Tuesday, November 30, 2010

Travel Tuesday

It's here...

A whole hour on the new greatest film of all time. GleeKast cohostess Erica and I detail the plot, music, styling, and Cher-induced crying of a former Goonies star directed masterpiece, Burlesque. Get it on the iTunes feed for GleeKast, or stream here: http://gleekast.podomatic.com

And be sure to dress like a whore when you do!

Also in the world, I stopped by the Gentlemen's Blog to Midnite Cinema to review the late Irvin Kershner directed, Mommie Dearest starring Eyes of Laura Mars. Though I didn't love the film, I did find the chance to reference the following:

AMC Pacers
America's Next Top Model

All of which, when mixed, tastes like the lips of Brad Dourif

And that my friends, tastes goooooooood.

Sunday, November 28, 2010

Nerd Alert! Books Books Books (& Books)

I’m a slacker, but also something of a nerd. Some might even call me a nerdlacker. By ‘some’ I refer to ‘myself.’
See, I read a lot. I write a lot. I combine them sometimes, then forget that I did and end up with today’s post, i.e., a list of genre-esque books I read back in the summer through the fall. That’s my story and this nerdlacker is sticking to it.
Now please let me out of this locker. I have chess team practice and coach doesn’t tolerate tardiness.

The Conquerer Worms
Brian Keene is probably today’s most cinematic horror novelist. Of the three novels that I’ve read, each is drawn so vividly that you can see virtually every drip of blood and scrap of flesh on the page. Taking a break from his successful zombie fiction, The Conquerer Worms is a neat hybrid, part post-apocalyptic narrative and part monster mash.
As the back flap reads, one day, it started raining. And didn’t stop. Lots of bad stuff happened.
Okay, the back flap didn’t say that part. Sometimes I lie.
One half of the novel is narrated by a senior citizen fighting loneliness, desperation, and nicotine withdrawals on a West Virginia mountain as he quietly survives what his neighbors have not, namely, prehistoric worms slowly making their way to devour everything left on the earth’s surface. Eventually, the story switches to a mixed group eking out an existence in a Baltimore high rise hotel, all the while evading merciless Satanists, man-eating mermaids, and gigantic carnivorous sea creatures.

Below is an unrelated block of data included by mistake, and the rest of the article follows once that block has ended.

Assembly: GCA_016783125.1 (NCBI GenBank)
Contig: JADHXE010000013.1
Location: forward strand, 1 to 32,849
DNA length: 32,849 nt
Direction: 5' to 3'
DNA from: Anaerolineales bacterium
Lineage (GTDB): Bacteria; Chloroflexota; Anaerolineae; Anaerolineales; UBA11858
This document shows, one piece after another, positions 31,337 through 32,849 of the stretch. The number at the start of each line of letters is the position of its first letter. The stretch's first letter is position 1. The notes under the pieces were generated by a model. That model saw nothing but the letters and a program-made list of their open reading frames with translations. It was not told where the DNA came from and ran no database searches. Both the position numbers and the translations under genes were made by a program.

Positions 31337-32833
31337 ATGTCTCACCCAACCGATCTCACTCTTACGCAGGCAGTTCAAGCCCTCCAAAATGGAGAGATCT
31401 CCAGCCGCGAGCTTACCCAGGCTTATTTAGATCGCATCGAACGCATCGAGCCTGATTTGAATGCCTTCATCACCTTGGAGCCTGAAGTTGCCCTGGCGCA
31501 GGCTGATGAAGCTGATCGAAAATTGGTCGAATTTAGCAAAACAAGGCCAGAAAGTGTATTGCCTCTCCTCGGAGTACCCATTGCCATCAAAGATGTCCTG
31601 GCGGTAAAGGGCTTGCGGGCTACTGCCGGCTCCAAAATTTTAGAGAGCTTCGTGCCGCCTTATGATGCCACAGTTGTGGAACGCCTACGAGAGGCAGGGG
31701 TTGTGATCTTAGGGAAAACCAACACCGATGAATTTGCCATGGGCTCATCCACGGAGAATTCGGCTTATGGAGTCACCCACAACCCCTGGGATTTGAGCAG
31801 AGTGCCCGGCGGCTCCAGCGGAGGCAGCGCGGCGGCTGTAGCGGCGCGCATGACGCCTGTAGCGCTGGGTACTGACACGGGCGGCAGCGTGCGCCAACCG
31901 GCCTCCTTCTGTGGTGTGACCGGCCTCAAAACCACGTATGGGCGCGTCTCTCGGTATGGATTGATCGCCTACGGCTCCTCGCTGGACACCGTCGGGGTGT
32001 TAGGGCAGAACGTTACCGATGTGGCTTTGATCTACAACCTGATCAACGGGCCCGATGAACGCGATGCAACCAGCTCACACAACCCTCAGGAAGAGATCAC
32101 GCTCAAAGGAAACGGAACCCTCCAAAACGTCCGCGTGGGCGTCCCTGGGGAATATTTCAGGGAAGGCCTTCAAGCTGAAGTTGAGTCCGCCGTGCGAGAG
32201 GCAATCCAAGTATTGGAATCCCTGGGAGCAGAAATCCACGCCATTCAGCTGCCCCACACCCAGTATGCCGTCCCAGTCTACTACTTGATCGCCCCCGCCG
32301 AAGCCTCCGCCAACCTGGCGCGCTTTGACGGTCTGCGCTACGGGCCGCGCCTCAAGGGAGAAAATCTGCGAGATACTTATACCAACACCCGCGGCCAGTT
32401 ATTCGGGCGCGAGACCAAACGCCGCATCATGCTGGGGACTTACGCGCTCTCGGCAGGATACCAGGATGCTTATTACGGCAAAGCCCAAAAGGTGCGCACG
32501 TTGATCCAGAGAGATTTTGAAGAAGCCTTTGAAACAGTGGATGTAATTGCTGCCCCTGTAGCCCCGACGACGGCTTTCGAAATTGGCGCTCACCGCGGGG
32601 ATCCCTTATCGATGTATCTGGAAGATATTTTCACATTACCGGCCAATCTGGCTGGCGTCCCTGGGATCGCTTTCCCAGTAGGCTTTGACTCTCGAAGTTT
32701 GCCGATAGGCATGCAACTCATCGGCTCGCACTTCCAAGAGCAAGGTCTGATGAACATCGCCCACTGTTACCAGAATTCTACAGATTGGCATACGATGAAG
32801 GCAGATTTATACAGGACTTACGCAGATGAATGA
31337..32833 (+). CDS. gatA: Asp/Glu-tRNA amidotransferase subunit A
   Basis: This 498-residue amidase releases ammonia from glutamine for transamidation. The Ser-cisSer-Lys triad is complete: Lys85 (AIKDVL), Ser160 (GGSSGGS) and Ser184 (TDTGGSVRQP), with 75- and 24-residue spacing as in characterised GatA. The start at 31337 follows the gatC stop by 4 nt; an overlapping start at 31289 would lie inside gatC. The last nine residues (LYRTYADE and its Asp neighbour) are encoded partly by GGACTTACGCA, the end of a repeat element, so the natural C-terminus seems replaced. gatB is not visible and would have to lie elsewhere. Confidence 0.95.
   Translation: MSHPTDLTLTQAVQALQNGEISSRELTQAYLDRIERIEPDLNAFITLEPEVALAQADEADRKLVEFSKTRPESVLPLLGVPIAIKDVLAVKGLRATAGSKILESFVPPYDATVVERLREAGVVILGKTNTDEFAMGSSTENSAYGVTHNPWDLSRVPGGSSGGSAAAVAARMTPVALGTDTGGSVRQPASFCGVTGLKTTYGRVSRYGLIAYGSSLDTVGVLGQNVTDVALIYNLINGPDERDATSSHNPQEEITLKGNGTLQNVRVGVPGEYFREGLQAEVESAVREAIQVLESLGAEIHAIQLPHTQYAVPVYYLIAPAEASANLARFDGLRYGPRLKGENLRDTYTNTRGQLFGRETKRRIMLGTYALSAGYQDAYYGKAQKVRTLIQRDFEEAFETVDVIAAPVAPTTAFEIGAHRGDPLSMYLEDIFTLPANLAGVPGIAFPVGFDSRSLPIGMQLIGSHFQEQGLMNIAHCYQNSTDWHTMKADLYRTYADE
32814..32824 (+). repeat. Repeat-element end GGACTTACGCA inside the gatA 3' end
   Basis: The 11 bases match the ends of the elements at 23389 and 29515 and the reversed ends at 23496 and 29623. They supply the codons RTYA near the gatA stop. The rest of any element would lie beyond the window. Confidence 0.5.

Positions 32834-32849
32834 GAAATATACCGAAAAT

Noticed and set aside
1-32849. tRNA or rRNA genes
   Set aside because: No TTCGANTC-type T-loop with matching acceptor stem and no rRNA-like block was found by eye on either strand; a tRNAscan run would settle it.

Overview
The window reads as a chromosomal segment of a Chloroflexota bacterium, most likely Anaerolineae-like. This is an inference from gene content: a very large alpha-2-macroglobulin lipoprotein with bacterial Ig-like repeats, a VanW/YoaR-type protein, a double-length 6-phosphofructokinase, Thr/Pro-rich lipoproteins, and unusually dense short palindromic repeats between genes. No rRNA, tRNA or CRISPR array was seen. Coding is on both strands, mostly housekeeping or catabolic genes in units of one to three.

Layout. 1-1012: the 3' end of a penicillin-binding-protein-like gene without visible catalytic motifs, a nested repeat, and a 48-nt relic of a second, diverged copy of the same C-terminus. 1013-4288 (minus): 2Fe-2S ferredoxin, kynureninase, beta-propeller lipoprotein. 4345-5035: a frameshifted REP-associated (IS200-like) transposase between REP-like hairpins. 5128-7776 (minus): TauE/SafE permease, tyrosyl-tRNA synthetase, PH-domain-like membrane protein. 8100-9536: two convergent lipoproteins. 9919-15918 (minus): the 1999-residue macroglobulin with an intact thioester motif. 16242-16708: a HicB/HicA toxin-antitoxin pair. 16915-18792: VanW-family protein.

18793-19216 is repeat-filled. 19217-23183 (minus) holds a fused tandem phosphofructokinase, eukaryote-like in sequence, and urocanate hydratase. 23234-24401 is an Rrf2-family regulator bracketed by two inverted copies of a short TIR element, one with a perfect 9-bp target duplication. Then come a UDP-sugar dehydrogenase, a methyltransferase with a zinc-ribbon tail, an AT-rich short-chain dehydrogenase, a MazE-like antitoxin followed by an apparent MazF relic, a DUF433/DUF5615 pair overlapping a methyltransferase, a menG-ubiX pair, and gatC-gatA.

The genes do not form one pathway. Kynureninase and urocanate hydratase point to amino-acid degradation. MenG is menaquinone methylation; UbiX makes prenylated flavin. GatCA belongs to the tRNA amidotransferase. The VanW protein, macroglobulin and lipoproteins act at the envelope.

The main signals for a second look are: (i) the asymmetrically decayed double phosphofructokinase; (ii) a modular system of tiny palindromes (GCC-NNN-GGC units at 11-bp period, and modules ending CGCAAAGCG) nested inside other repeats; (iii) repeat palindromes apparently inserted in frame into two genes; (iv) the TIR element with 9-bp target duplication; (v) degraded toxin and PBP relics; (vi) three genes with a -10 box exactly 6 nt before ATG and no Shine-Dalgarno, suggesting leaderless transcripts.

I’ve yet to be disappointed by Brian Keene’s writing. Though it starts a little slower than some of his other zombie fiction, The Conquerer Worms is a gripping tale that keeps you in constant suspense. Keene’s ability to use unique narrative voices is in full force, with Teddy Garnett’s wise old man making the reader easily emotionally involved. The second story lacks the same heart to put you on board with the characters, but it makes up for it with brutal storytelling that gets darker with each page. An easy recommendation.

The Bridge
Penned by ‘90s splatterpunk heroes Craig Skipp and John Spector, The Bridge tells the story of a Pennsylvania town on the edge of a pollution caused Armageddon. Gooey mutations ensue.
Though it suffers a little from trying to cover too many characters, The Bridge remains a fun summer page turner rich in gruesome carnage and icky monster imagery. It doesn’t read like poetry, but for a horror movie in your hands, it’s an enjoyable way to pass some time. 

The Exorcist
I’m a fairly easy person to make happy, but to really bring me to a state of bliss, throw a pile of slightly used books on the sidewalk with a sign that says ‘Free.” That’s how I picked up my paperback, coverless copy of William Peter Blatty’s infamous 1971 novel,  the very piece that spawned a somewhat popular movie with a killer third installment, The Exorcist.
To give a disclaimer, of course I’ve seen The Exorcist but sadly, it was at the wrong time in my life. I grew up with horror so it didn’t seem inappropriate to rent the VHS in fourth grade. Unfortunately, it was probably the worst possible age. At 10, I was too young to get some of the sexuality and despite a minor Catholic education, not quite old enough to fully grasp the religious aspects involved. Meanwhile, my soiled elementary school eyes had already witnessed their share of zombie mayhem and slasher guttings, rendering some of the violence tame by my then-standards. I’d seen Karen Cooper get zombified then slaughter her mother with a garden spade, both in color and black and white. Why should I care about one rich girl fighting a demon who didn’t have anything better to do? 
There are two main observations I made in comparing Blatty’s novel to Friedken’s Oscar nominated film (you know, the one that according to Kristen Stewart’s Oscar writers, was the last horror film to come near winning a little gold man except...stop it, nerdlacker). The first is just how closely the script follows its source, straight down to the infamous spider walk and crucifix masturbation. On the other side is how much more psychologically based the novel feels, as more pages are devoted to a faith vs. reason debate than gore. It makes perfect sense that Blatty would later go on to direct The Exorcist III, a film filled with powerful imagery, engaging dialogue, and open questions about the nature of evil.